Pine-Richland pupils honor a friend

Pine-Richland pupils honor a friend

Sunday, March 04, 2007
By Doug Oster
Pittsburgh Post-Gazette



The lobby of Hance Elementary School is filled with youngsters sporting moustaches, even the girls.




They're also wearing green Pine-Richland shirts and jeans, the traditional work attire of their favorite head custodian, Harry Daniels. A few kids even went for the key ring on the belt.

All of them gather around Mr. Daniels to hug him and pose for pictures.

Monday was Harry Day at the school in celebration of Mr. Daniels' 30 years of working in the district, the last 17 at Hance.

Each one of the 600-plus pupils signed a card for him and there was a multitude of gifts, too. The culmination of the day had the office staff singing, "For He's a Jolly Good Fellow" over the school's intercom.

"He's like a big brother to everybody," said Tomi Karpuzi, 11.

For three decades, Mr. Daniels has made children feel special. He started his Harry's Helpers program when he was 22 at Wexford Elementary, the first school where he worked.

The program continues today as pupils work with him to clean tables and sweep the lunch room floor. "I think that helps the kids learn a responsibility," he said. "When they sign up, they have to do it all week." At the end of the week, the helpers get a treat, such as a Popsicle, and are recognized at a party at the end of the school year.

Over the years, Mr. Daniels, of Ross, who is married and has six children, has made an impact on many young lives.

As third-graders 30 years ago, Tim Spontak, Larry Smith and Lonnie Yobst were some of the first of Harry's Helpers, and the three have remained good friends all this time.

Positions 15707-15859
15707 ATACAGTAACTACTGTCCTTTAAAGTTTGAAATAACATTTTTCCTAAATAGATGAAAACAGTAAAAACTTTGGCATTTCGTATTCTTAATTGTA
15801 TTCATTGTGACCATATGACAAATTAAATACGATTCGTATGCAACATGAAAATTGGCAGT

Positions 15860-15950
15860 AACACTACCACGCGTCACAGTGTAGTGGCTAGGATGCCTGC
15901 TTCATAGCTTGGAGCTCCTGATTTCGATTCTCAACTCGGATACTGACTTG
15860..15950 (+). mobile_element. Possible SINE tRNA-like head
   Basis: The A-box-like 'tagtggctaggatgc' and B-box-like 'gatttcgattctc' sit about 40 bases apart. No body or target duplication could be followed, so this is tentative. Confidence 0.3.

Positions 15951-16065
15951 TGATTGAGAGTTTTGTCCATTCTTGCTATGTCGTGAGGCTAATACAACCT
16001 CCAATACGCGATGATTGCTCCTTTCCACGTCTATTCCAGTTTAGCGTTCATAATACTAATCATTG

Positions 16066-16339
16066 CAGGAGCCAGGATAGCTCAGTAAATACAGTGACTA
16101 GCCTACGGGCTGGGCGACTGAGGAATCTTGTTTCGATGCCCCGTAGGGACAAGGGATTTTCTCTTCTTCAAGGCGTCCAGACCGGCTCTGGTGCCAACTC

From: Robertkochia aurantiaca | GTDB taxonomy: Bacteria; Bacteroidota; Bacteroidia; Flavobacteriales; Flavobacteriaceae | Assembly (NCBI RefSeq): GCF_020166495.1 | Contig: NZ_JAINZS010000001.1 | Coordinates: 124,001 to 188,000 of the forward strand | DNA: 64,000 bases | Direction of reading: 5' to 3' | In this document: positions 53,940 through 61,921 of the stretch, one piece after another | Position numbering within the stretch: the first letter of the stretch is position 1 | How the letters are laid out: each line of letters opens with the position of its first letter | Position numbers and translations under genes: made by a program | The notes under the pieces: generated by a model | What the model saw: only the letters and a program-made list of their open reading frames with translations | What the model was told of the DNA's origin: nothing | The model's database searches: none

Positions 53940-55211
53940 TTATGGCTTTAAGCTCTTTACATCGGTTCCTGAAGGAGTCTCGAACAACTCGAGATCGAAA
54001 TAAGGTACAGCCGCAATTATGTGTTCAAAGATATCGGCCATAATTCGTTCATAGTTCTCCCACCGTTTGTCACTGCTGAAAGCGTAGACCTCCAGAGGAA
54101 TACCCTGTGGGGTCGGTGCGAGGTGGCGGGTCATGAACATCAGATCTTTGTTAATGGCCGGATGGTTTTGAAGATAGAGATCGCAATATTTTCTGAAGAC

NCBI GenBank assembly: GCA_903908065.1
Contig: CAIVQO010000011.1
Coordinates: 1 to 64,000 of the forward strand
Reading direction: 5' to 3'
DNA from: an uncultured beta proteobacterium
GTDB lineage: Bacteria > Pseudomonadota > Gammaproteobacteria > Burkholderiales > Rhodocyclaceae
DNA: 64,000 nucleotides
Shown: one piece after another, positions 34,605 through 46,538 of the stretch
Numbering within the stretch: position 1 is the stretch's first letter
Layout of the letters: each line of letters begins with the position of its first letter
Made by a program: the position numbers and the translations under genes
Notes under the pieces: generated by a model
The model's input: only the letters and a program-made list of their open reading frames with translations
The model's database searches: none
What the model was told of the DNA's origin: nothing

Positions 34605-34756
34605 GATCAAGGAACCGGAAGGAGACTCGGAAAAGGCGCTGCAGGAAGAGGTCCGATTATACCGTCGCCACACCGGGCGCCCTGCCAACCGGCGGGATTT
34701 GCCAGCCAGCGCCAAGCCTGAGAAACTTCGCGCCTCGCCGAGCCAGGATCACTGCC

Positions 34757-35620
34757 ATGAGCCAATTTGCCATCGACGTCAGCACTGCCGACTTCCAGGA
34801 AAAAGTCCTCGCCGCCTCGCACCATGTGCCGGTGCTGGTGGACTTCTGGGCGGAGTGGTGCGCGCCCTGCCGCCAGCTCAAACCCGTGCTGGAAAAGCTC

Children connect to Mr. Daniels, said Mr. Smith, of Reserve. And he thinks he knows why.

"Harry never grew up," he said with a laugh. "He's a kid at heart."

Mr. Daniels took them hunting and fishing, interests they share to this day, and he was a member of Mr. Smith's wedding party.

There's one story from elementary school the three love to tell.

"We used to go in the bathroom every morning and open the paper towel holder up, and we'd push the false ceiling up and hide the towels," Mr. Smith recalled. The principal would then point out to Mr. Daniels that there were no paper towels in the restroom.

"It was driving him nuts," Mr. Yobst said of Mr. Daniels. "Then we got caught."

Mr. Yobst, of Saxonburg, remembered other good times, too. "We used to help him clean the auditorium, and he'd get us extra cookies and milk."

Mr. Daniels values the friendships forged so many years ago. "It's amazing to have friends that last that long. I'd do anything in the world for them."

In addition to being head custodian, Mr. Daniels runs the after-school intramural program at Hance. For an hour, he supervises basketball and dodge ball, and he has been known to play a mean game of kickball with the kids, according to Jordan Hightown, 10. "He always kicks the home runs. I've lost count how many and he hardly ever yells," she said.

It's that connection with the youngsters that fifth-grade teacher Donna Faux believes has made a difference at the school.

"I truly believe the kids are more responsible because they know if they make a mess somewhere, whose job is it going to be to clean up? Harry's. Well, we have a lot of respect for Harry, so we're not going to make things more difficult for him. And they respect the school more because of it."

On Harry Day, Noah Davidson, 7, walked into the office and told school secretary Sue Spakauskas that he had something he needed to tell the entire school. After he told her what he wanted to say, she prepared the intercom system for him.

"I just thought of an idea," he said to the student body. "Since it's Harry Day, instead of him cleaning up messes, we can just help him. So if you see any messes that Harry might be able to clean up, don't forget to help him clean it up. Thank you."

That's the sort of gesture from the pupils that Mr. Daniels treasures.

"You know what makes me happy? It's when the kids notice you and say hi to you. Everyday they do it. They say, 'Hi, Harry.' That's very special to me."

First published on March 4, 2007 at 12:00 am

Doug Oster can be reached at or 724-772-9177.